Adherence to topical treatment with one of three different formulations of a mid-potency corticosteroid was explored in a prospective, randomized, investigator-blinded study enrolling adult patients with atopic dermatitis. The results highlight that nonadherence is a common problem and linked to treatment success.
Washington - Results of a prospective, randomized study evaluating treatment of adult atopic dermatitis (AD) patients with different formulations of a topical mid-potency corticosteroid reaffirm that poor adherence is a significant clinical problem as well as a predictor of treatment success, according to Steven R. Feldman, M.D., Ph.D., professor of dermatology, pathology and public health sciences, Wake Forest University School of Medicine, Winston-Salem, N.C.
The study enrolled 15 patients who were randomized to apply the ointment, cream or lipocream formulations of hydrocortisone 17-butyrate 0.1 percent (Locoid, Ferndale Laboratories) twice daily for two weeks to all AD lesions.
Patients were told adherence was being monitored, but they were unaware it was being done electronically with a microprocessor in the container cap.
Despite the generally mediocre adherence, disease severity improved significantly based on three investigator-blinded assessments: the Investigator's Global Assessment (IGA), Eczema Area and Severity Index, and target plaque severity scores.
However, the rate of treatment success (i.e., IGA score of clear or almost clear) was twofold higher among the adherent patients compared with those who were non-adherent (62.5 versus 33.3 percent).
"Non-adherence, rather than non-response, is likely the underlying factor for insufficient treatment response of atopic dermatitis and other dermatologic and non-dermatologic disorders.
"Our findings underline the importance of involving patients in treatment decisions. If you prescribe a medication they will use, the treatment will likely be much more successful," Dr. Feldman says.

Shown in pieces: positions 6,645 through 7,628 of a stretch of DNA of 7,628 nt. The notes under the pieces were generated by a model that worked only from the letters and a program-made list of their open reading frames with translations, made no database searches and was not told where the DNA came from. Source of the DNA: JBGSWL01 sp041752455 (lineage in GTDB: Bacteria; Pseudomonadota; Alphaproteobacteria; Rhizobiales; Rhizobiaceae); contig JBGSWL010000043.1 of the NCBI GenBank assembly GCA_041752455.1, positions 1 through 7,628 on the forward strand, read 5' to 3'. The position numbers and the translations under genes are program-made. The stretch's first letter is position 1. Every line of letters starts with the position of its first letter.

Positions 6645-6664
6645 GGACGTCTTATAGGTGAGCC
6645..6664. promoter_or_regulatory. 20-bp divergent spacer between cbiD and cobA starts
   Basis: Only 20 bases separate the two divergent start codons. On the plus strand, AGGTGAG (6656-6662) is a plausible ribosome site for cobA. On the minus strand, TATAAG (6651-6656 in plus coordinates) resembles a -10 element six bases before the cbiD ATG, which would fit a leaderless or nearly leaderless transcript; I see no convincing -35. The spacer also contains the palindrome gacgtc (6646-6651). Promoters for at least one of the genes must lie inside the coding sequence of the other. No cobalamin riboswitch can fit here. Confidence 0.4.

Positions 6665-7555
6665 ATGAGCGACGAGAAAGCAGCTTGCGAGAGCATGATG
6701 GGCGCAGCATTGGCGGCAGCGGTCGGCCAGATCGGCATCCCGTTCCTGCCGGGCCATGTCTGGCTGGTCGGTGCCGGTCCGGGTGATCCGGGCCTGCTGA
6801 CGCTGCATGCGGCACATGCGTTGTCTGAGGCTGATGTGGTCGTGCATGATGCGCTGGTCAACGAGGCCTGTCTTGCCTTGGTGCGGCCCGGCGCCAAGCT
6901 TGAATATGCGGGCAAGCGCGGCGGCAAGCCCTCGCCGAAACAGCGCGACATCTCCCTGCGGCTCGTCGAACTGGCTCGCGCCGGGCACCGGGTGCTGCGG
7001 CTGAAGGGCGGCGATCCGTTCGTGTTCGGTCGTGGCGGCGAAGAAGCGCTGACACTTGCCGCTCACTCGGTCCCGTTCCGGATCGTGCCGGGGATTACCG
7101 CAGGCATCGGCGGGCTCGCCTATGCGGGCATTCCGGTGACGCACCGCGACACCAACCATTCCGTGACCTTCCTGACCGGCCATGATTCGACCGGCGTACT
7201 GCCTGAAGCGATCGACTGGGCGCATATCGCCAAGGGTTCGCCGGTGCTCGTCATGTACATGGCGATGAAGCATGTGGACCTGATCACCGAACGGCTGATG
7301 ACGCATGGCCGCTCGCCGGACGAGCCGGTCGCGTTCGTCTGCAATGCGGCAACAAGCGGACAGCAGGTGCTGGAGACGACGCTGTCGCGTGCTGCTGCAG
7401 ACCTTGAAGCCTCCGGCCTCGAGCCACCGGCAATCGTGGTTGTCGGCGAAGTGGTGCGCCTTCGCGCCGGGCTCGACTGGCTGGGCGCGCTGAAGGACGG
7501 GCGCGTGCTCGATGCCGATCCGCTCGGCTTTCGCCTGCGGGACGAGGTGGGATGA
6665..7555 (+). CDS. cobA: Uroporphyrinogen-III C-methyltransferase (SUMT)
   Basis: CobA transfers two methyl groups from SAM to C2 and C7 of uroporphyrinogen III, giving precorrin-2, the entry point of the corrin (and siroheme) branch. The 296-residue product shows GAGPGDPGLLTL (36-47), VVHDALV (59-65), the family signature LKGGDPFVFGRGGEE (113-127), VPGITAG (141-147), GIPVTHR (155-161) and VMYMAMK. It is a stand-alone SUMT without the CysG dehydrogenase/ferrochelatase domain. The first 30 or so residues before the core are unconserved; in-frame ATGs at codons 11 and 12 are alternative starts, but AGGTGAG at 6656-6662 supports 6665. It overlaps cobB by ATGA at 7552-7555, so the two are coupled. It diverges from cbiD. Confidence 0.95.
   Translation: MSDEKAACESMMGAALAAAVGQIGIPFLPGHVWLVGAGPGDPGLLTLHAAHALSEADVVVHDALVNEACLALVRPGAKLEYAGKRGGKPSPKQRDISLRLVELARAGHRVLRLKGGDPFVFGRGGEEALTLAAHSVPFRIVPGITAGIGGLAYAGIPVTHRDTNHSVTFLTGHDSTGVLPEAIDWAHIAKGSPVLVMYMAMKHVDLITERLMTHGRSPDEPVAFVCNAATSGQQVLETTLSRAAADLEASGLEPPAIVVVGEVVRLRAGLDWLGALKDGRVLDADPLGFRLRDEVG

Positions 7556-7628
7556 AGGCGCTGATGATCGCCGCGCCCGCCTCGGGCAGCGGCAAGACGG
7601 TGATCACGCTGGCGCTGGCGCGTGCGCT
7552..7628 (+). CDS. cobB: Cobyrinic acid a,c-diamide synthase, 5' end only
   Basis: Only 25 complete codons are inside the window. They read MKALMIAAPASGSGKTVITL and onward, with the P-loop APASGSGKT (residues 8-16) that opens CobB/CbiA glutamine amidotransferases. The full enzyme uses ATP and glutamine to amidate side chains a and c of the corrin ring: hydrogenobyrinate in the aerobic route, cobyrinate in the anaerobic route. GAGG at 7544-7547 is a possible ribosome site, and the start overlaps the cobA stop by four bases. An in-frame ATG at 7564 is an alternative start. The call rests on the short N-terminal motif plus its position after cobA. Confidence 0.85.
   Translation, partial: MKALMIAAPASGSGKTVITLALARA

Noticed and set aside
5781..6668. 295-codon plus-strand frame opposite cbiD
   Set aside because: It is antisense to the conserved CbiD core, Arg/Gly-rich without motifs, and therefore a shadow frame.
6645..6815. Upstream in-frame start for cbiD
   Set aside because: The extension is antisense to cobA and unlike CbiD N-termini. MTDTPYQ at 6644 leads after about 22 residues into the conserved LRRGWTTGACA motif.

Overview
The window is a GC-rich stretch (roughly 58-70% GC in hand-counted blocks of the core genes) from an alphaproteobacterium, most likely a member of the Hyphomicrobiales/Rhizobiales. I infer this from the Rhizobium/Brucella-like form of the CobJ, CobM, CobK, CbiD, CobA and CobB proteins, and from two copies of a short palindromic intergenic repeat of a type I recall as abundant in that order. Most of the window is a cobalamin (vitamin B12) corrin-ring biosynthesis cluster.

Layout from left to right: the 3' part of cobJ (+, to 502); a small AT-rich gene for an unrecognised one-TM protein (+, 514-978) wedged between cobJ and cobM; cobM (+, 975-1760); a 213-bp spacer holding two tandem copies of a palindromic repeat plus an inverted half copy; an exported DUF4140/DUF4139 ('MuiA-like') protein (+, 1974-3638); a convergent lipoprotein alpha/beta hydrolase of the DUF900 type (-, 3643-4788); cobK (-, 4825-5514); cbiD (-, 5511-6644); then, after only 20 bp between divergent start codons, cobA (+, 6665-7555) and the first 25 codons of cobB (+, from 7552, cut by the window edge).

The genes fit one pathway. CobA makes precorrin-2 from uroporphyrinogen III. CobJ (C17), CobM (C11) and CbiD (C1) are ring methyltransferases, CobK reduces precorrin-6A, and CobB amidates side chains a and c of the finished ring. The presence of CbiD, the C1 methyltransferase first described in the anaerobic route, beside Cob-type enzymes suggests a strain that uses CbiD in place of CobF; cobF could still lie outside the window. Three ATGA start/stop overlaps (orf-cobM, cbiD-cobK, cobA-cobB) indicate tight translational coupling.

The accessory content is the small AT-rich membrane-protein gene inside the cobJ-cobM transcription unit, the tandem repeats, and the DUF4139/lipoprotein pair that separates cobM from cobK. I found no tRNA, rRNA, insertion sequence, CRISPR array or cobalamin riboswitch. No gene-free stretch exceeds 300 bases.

Dr. Feldman notes that the observed adherence in this clinical trial is better than that occurring in daily practice. Not only did the study have a short duration, but patients who consent to participate in a clinical study are probably more motivated than typical patients.
"In fact, in a study we recently published, we found abysmal adherence among children with atopic dermatitis being treated with a corticosteroid ointment, whose parents were not aware medication use was being monitored. Mean adherence over eight weeks was only 32 percent, and in some children, adherence dropped to that level within the first several days," he says.
The data from the prospective, randomized study of the three formulations of hydrocortisone 17-butyrate is being analyzed for possible associations between the individual vehicles and adherence, although it is not expected that this study has the power to identify statistically significant differences.
Experience from clinical practice, however, indicates individual patients have definite preferences for different vehicles that should be explored prior to prescribing.
"One of the first concepts taught in dermatology residency is to use an ointment to treat a dry, scaly rash, but if the patient finds a greasy vehicle objectionable, efforts to force its use are probably counterproductive.
"Greater emphasis needs to be given to incorporating patient preferences into therapeutic decisions. Having multiple vehicles from which to choose may help clinicians to better tailor treatment and thereby improve adherence and treatment success," Dr. Feldman says.
Disclosure: The study was supported by funding from Ferndale Laboratories. Dr. Feldman has received funding from many companies that manufacture products used in the treatment of dermatologic disease.